Continuing my unintentional theme of dead animals and beer, here’s an odd one from the archives of Minnesota news, as highlighted in Yesterday’s News, 140 Years of Minnesota News by Ben Welter. Although reported in the Minneapolis Tribune in 1900, July 19 to be exact, the incident actually occurred in Iowa. The report assures us, however, that it was near the Minnesota border. Since it’s archival, here’s the original news report in its entirety:
DEATH LURKS IN THE BEER
Three Men Die in Agony After Drinking Lager.
By Wire From Fort Dodge, Ia., July 19.
Four young men living in Cerro Gordo county, near the Minnesota line, purchased and drank a keg of Eastern-brewed beer some days ago, and as a result three of them have died and the fourth is now in terrible agony, and is reported to be on the point of death.
The day was warm and the beer was consumed hurriedly by the friends, who little realized that they were sipping a death-dealing draught. They were all taken sick immediately, and although a physician was soon summoned, the taking off of three of the young bibbers could not be prevented.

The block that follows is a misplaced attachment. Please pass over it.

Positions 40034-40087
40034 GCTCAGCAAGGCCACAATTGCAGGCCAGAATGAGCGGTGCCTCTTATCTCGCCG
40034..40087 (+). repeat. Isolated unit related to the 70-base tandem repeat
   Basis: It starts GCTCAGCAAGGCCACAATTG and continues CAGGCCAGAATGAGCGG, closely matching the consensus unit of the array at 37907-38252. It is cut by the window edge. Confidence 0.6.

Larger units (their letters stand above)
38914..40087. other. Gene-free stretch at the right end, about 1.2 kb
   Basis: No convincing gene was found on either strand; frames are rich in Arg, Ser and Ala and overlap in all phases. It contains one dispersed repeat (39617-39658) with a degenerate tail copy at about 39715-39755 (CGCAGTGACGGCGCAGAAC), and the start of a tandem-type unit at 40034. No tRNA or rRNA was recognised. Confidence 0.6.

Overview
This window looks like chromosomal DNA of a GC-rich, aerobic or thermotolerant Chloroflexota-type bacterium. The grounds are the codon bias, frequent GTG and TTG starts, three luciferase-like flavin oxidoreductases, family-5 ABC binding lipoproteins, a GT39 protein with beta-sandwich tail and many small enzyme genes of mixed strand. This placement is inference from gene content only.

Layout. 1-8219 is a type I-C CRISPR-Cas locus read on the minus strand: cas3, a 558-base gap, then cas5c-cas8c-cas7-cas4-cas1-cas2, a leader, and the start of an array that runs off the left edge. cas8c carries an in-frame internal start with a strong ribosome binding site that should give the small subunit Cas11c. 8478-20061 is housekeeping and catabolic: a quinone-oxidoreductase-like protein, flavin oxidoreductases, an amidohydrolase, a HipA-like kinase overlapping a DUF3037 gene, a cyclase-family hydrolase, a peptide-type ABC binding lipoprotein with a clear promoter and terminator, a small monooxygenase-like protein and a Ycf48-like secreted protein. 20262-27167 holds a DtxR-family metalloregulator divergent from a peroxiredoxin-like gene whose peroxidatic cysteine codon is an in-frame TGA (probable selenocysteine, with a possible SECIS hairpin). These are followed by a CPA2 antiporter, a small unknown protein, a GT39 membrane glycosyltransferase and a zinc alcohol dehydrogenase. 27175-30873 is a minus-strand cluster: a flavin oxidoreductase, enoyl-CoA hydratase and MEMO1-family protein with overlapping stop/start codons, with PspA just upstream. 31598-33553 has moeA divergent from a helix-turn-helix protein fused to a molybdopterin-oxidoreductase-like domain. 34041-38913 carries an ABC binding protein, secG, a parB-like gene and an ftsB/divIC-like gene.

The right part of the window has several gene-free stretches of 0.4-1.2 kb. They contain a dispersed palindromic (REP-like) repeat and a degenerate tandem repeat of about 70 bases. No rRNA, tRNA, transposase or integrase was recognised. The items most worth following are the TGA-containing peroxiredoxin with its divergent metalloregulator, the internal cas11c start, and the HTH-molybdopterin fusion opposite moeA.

To ascertain, if possible, the strange cause of the sickness, the keg was broken into and the decomposed remains of a genuine rattlesnake was found. Improbable as the story sounds, it is true; and is rendered plausible by the fact that empty kegs are often left lying around for weeks before being shipped back to the breweries. It is thus easy for reptiles and insects to crawl into the kegs as cool resorts.
The scalding out of the kegs upon their return to the brewery would naturally kill any living organism, which would remain right in the keg. It was only a few years ago that a man here became sick from drinking keg beer and an investigation showed that a dead toad occupied the keg with the beer.
I’m certainly glad sanitation standards in breweries have improved markedly over the last 110 years.
This mug, believe it or not, is available for purchase at What on Earth.